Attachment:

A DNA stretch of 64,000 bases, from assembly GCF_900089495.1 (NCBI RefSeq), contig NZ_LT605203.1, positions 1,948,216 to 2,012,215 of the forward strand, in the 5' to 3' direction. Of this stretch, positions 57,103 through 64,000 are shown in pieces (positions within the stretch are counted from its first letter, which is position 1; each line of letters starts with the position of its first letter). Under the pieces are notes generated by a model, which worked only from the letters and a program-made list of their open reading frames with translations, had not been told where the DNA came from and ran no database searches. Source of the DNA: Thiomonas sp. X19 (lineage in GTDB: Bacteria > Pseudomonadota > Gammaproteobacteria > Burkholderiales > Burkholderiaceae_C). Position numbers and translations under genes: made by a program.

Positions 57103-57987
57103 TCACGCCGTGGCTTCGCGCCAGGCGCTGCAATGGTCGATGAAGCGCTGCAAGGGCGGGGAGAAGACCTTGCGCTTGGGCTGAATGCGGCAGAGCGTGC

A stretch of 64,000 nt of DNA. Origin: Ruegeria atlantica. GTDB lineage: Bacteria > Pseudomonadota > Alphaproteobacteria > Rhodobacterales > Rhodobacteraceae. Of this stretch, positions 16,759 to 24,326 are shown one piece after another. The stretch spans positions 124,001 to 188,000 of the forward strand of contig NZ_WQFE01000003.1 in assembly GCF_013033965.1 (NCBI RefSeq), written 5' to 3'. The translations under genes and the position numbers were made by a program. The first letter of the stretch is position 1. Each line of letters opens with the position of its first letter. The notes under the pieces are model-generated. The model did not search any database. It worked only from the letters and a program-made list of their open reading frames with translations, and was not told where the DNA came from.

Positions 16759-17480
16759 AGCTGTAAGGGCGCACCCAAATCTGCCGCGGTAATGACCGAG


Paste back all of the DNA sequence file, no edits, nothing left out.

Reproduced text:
A DNA stretch of 64,000 bases, from assembly GCF_900089495.1 (NCBI RefSeq), contig NZ_LT605203.1, positions 1,948,216 to 2,012,215 of the forward strand, in the 5' to 3' direction. Of this stretch, positions 57,103 through 64,000 are shown in pieces (positions within the stretch are counted from its first letter, which is position 1; each line of letters starts with the position of its first letter). Under the pieces are notes generated by a model, which worked only from the letters and a program-made list of their open reading frames with translations, had not been told where the DNA came from and ran no database searches. Source of the DNA: Thiomonas sp. X19 (lineage in GTDB: Bacteria > Pseudomonadota > Gammaproteobacteria > Burkholderiales > Burkholderiaceae_C). Position numbers and translations under genes: made by a program.

Positions 57103-57987
57103 TCACGCCGTGGCTTCGCGCCAGGCGCTGCAATGGTCGATGAAGCGCTGCAAGGGCGGGGAGAAGACCTTGCGCTTGGGCTGAATGCGGCAGAGCGTGC

A stretch of 64,000 nt of DNA. Origin: Ruegeria atlantica. GTDB lineage: Bacteria > Pseudomonadota > Alphaproteobacteria > Rhodobacterales > Rhodobacteraceae. Of this stretch, positions 16,759 to 24,326 are shown one piece after another. The stretch spans positions 124,001 to 188,000 of the forward strand of contig NZ_WQFE01000003.1 in assembly GCF_013033965.1 (NCBI RefSeq), written 5' to 3'. The translations under genes and the position numbers were made by a program. The first letter of the stretch is position 1. Each line of letters opens with the position of its first letter. The notes under the pieces are model-generated. The model did not search any database. It worked only from the letters and a program-made list of their open reading frames with translations, and was not told where the DNA came from.

Positions 16759-17480
16759 AGCTGTAAGGGCGCACCCAAATCTGCCGCGGTAATGACCGAG